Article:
Divine Secrets of the Ya-Ya Sisterhood Divine Secrets of the Ya-Ya Sisterhood

"Sidda is a girl again in the hot heart of Louisiana, the bayou world of Catholic saints and voodoo queens. She walks barefoot into the humid night, moonlight on her freckled shoulders. Near a huge, live oak tree on the edge of her father's cotton fields, Sidda looks up into the sky. In the crook of the crescent moon sits the Holy Lady, with strong muscles and a merciful heart. She kicks her splendid legs like the moon is her swing and the sky, her front porch. She waves down at Sidda like she has just spotted an old buddy. Sidda stands in the moonlight and lets the Blessed Mother love every hair on her six-year-old head. Tenderness flows down from the moon and up from the earth. For one fleeting, luminous moment, Sidda Walker knows there has never been a time she has not been loved."
—from Divine Secrets of the Ya-Ya Sisterhood

When Siddalee and Vivi Walker, an utterly original mother-daughter team, get into a savage fight over a New York Times article that refers to Vivi as a "tap-dancing child abuser," the fall-out is felt from Louisiana to New York to Seattle. Siddalee, a successful theatre director with a huge hit on her hands, panics and postpones her upcoming wedding to her lover and friend Connor McGill. But Vivi's intrepid gang of life-long girlfriends, the Ya-Yas, sashay in and conspire to bring everyone back together.

In 1932, Vivi and the Ya-Yas were disqualified from a Shirley Temple Look-Alike Contest for unladylike behavior. Sixty years later, they're "bucking seventy," and still making waves. They persuade Vivi to send Sidda a scrapbook of girlhood momentos entitled "Divine Secrets of the Ya-Ya Sisterhood."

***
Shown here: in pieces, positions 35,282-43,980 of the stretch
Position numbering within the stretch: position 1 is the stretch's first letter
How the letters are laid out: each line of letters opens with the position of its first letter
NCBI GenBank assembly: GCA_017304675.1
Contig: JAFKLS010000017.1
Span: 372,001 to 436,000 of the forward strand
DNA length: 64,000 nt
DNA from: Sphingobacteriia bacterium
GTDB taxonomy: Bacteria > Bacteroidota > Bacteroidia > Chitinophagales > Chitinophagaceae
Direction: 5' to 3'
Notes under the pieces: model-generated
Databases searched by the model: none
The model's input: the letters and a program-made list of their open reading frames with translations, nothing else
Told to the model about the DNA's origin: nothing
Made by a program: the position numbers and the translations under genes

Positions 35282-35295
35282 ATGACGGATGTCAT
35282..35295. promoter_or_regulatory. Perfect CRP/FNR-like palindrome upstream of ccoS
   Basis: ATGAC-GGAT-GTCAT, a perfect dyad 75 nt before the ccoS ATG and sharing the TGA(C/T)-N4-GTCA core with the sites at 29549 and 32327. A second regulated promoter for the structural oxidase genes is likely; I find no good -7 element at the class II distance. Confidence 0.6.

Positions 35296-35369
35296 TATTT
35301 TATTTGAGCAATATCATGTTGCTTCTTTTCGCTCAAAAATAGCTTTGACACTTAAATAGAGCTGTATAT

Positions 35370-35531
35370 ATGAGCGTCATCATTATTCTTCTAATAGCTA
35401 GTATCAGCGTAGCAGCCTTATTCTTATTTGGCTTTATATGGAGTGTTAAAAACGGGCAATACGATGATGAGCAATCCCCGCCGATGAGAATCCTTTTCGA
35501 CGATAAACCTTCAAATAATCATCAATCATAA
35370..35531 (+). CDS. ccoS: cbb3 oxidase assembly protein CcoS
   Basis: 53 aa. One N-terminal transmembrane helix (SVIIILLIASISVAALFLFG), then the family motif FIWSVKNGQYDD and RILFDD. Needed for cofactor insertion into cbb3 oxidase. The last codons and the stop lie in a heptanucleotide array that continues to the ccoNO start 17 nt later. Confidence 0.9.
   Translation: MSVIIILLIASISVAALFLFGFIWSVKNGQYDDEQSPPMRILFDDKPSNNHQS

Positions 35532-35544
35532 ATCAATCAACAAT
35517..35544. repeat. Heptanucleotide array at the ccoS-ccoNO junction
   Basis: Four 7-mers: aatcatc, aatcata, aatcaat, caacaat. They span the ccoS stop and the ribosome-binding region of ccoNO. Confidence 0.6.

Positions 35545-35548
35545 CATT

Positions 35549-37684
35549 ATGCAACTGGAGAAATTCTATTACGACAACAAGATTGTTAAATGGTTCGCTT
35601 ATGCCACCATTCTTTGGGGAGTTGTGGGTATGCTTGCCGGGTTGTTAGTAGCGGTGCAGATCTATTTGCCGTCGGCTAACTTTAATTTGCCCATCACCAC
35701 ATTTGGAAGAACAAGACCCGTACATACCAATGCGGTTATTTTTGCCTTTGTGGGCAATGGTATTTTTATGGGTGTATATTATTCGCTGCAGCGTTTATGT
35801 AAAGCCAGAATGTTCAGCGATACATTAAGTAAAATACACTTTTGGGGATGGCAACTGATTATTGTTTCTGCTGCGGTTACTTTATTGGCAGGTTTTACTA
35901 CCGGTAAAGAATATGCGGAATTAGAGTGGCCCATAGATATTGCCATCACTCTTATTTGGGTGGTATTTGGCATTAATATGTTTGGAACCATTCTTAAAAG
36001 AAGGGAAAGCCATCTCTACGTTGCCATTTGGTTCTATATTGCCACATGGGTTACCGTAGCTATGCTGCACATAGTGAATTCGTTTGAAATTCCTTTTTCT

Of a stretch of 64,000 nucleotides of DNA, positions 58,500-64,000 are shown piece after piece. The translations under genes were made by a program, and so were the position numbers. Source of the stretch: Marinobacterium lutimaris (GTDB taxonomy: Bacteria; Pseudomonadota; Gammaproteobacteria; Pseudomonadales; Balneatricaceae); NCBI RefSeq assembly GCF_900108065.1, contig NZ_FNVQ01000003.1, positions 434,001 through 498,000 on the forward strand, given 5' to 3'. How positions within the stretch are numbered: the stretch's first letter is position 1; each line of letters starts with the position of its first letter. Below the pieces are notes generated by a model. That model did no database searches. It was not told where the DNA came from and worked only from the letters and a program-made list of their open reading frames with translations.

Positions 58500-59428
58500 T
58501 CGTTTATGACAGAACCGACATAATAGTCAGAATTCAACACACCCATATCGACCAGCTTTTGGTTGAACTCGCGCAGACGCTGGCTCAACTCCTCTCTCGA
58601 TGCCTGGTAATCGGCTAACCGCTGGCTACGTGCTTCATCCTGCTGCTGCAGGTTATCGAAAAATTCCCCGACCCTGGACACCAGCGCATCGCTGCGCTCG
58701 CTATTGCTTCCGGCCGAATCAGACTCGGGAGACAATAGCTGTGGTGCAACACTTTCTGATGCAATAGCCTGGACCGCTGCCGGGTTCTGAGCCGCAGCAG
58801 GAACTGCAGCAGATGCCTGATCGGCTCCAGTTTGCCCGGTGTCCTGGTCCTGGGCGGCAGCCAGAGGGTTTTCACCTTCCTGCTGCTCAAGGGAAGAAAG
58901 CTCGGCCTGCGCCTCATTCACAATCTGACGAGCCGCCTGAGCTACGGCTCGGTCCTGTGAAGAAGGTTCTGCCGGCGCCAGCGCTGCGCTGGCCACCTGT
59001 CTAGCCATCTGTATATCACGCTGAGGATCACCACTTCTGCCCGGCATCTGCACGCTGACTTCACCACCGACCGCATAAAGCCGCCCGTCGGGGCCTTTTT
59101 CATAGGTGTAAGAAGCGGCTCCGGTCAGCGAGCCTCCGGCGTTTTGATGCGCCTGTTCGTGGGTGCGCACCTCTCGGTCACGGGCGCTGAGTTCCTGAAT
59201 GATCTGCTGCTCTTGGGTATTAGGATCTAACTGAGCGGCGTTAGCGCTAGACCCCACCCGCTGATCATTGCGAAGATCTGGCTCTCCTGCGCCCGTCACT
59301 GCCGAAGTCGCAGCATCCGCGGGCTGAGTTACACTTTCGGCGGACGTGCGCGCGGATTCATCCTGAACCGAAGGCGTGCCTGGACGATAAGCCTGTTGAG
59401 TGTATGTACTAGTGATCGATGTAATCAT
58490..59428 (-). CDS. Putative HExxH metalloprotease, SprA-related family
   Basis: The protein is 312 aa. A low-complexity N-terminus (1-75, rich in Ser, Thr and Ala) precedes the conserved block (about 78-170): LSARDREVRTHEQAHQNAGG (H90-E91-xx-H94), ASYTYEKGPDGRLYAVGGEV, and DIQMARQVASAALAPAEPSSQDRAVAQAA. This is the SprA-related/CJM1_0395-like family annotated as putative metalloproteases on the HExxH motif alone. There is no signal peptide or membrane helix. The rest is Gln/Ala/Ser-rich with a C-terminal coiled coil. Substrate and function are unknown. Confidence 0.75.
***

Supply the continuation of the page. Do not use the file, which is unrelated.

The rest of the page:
Sidda retreats to a cabin on Washington State's Olympic Peninsula, tormented by fear and uncertainty about the future, and intent on discovering a key to the tangle of anger and tenderness she feels toward her mother. But the album reveals more questions than answers, and leads Sidda to encounter the unknowable mystery of life and the legacy of imperfect love.

With passion and a rare gift for language, Rebecca Wells moves from present to past, unraveling Vivi's life, her enduring friendships with the Ya-Yas, and the resulting reverberations on Siddalee. The collective power of the Ya-Yas, each of them totally individual and authentic, permeates this story of a tribe of Louisiana wild women impossible to tame.


Critical Praise for Divine Secrets of the Ya-Ya Sisterhood
“A very entertaining and, ultimately, deeply moving novel about the complex bonds between mother and daughter.”
—Washington Post

“Mary McCarthy, Anne Rivers Siddons, and a host of others have portrayed the power and value of female friendships, but no one has done it with more grace, charm, talent, and power than Rebecca Wells does in Divine Secrets of the YaŠYa Sisterhood.
—Richmond Times-Dispatch

Wells’ voice is uniquely her own, funny and generous and full of love and heartbreak, in that grand Louisiana literary tradition of transforming family secrets into great stories.”
—New Orleans Times-Picayune

“Unforgettable...By turns comic and poignant, it speaks eloquently to what it means to be a mother, a daughter, a wife—and somehow, at last, a person.”
—Charlotte Observer

“Wells’ Louisiana is thick with sensual excesses—bayou French, pralines and sour cream cookies, crayfish etouffee, honeysuckle-smothered trellises, camellias and jasmine...In Divine Secrets, you can hear the ice cubes clink on every page...Wells’ book succeeds marvelously.”
—Seattle Weekly

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